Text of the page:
An Agent-Based Modelling Approach to Biological Invasion by Macroalgae in European Coastal Environments
Introductions of species to new continents and oceans by human activities cause fundamental and irreversible changes to natural communities and ecosystems worldwide, resulting in systematic homogenization of biota at regional and global scales and substantial changes in ecosystem functioning. Seaweeds are major primary producers in coastal areas, and large-scale substitution of dominant native seaweeds with non-native species can consequently alter coastal productivity and food web structure, and therefore impact ecosystem services. In this study, an agent-based modelling approach is taken, in association with data already gathered by the host institution from field studies, ecological experiments and molecular work, to study the impact of the Asian kelp seaweed Undaria pinnatifida, introduced to Europe in the 1970s, on native biodiversity under variable climatic conditions. Our model framework can be used to explicitly represent complex spatial and temporal patterns of invasion in order to be able to predict quantitatively the impact of these factors on the invasion dynamics of U. pinnatifida. This would be a useful tool for making accurate risk assessments of invasion potential under different environmental conditions and for choosing optimal management strategies in order to minimise future control costs.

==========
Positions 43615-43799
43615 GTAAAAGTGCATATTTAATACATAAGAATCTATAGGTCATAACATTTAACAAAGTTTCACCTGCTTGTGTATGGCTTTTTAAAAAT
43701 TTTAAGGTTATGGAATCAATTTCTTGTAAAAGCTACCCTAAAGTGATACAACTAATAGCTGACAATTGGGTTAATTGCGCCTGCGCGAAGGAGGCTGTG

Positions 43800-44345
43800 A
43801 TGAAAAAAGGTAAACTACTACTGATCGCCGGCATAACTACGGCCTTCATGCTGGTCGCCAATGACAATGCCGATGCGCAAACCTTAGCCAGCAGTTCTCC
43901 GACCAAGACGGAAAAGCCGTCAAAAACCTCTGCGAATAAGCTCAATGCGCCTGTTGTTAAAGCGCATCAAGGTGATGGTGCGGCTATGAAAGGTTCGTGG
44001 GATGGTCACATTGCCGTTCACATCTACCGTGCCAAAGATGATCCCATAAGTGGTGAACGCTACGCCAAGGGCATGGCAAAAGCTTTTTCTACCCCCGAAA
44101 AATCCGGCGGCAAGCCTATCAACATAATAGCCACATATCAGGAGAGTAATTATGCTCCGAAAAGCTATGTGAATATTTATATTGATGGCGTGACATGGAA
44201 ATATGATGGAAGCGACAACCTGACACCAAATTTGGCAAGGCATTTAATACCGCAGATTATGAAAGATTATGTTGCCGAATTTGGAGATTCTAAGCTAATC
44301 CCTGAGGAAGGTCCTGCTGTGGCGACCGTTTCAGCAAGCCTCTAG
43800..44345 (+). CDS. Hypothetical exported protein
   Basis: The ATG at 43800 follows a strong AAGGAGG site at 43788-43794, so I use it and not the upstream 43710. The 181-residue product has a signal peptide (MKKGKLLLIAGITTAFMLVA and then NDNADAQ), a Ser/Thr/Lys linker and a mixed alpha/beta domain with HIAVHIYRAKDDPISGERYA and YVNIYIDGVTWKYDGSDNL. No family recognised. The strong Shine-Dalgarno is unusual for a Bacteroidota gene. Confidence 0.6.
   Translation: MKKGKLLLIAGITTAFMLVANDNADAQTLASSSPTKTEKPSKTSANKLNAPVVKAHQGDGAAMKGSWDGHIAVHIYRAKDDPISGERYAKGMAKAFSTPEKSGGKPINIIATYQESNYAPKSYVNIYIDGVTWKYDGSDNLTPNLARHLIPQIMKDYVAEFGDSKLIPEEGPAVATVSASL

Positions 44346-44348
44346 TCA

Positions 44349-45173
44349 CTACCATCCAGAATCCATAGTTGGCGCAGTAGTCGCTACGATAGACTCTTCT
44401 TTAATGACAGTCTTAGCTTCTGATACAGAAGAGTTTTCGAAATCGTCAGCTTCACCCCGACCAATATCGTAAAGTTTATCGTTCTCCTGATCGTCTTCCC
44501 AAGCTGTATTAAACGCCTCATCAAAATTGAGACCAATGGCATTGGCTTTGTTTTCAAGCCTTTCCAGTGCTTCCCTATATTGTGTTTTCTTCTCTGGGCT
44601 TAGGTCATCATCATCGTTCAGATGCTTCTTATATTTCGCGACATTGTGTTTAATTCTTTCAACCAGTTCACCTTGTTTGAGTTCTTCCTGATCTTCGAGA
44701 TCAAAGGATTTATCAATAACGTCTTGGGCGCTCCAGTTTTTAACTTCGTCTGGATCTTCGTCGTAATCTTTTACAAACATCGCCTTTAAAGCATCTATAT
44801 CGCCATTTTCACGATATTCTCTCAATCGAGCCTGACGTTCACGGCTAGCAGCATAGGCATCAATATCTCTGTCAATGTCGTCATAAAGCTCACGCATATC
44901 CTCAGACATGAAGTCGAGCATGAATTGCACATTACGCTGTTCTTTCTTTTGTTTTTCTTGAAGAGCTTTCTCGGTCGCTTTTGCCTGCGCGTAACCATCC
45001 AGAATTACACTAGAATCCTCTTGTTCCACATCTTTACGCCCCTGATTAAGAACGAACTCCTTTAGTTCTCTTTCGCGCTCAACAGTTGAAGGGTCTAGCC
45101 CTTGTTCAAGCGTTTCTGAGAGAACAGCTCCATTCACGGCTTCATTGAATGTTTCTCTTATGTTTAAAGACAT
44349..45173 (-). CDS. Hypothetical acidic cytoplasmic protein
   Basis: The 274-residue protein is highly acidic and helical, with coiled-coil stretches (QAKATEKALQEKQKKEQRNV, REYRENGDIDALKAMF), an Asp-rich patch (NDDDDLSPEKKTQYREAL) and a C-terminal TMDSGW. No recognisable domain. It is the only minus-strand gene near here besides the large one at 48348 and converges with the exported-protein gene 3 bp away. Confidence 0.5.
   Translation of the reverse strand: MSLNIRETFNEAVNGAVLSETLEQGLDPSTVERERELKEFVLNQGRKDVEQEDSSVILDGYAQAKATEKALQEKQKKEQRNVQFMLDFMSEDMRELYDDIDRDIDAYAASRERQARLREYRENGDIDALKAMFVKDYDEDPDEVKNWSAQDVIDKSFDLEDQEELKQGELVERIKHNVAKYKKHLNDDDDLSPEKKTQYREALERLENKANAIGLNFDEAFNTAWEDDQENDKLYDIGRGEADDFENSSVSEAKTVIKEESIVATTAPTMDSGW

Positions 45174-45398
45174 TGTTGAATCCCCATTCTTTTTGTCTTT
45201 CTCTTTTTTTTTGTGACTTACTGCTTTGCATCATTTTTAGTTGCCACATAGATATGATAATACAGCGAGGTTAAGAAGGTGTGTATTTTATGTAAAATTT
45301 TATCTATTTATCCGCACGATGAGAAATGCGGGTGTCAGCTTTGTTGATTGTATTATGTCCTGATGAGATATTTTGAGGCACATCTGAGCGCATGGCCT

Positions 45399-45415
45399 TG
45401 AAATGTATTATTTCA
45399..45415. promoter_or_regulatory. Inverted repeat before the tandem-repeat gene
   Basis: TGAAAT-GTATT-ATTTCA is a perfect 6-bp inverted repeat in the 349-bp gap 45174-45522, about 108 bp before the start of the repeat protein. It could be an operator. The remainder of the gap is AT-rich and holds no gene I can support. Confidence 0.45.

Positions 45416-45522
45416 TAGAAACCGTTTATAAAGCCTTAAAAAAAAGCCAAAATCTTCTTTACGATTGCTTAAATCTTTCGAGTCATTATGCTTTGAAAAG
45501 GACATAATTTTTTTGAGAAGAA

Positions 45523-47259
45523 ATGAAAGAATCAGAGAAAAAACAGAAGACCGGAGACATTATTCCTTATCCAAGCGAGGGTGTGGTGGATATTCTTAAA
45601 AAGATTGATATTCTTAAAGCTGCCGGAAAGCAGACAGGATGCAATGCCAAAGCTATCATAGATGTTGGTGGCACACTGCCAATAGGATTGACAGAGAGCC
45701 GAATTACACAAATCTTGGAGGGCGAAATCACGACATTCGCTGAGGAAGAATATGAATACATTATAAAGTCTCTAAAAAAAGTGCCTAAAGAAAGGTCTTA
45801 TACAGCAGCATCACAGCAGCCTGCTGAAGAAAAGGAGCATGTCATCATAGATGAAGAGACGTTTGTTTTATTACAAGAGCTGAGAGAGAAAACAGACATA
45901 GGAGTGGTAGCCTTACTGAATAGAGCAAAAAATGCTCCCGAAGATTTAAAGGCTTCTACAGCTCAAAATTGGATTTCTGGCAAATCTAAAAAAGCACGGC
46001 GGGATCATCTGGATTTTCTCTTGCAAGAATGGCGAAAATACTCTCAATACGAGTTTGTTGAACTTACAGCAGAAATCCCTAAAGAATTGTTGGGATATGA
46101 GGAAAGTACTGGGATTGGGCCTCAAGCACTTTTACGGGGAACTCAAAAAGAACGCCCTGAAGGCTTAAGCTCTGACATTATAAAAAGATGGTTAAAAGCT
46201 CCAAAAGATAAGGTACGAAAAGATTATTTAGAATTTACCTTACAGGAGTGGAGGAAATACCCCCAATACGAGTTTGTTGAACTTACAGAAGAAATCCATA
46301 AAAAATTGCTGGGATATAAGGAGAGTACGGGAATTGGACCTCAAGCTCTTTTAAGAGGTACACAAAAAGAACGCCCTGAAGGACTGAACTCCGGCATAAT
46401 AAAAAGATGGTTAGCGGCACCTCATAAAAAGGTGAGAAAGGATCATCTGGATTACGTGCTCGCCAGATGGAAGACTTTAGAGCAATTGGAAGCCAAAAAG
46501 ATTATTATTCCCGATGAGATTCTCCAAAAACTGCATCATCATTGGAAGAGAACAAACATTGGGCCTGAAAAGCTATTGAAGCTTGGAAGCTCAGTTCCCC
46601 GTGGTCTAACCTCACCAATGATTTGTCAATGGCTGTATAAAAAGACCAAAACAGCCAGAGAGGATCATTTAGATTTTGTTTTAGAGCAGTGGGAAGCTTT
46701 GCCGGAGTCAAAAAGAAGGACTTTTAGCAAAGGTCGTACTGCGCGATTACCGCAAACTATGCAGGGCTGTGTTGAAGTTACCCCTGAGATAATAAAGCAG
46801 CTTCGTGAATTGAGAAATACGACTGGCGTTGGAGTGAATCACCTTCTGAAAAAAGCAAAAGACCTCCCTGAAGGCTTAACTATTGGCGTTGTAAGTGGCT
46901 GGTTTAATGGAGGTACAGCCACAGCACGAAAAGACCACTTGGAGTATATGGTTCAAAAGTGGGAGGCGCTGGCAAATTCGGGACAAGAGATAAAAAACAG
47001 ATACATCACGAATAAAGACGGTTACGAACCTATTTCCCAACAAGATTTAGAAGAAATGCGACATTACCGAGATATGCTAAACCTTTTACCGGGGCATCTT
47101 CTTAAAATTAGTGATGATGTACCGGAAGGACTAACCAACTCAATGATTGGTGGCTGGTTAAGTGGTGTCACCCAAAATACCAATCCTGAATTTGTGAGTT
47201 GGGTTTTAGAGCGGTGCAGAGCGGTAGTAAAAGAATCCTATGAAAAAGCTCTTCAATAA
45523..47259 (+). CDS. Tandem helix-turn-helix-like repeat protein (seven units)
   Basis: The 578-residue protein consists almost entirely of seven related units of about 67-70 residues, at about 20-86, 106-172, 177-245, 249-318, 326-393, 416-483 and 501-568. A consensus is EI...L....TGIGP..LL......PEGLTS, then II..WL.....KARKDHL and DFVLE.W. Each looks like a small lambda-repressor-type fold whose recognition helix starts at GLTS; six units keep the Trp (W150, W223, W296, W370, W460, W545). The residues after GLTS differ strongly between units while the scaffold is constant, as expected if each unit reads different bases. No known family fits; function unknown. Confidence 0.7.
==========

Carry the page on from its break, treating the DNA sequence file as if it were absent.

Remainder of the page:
KeywordsJuvenile Sporophyte Variable Climatic Condition Accurate Risk Assessment Major Primary Producer Gametophyte Stage
This research is supported by an Irish Research Council ELEVATE international career development fellowship co-funded by Marie Curie Actions (European Unions Seventh Framework Programme).
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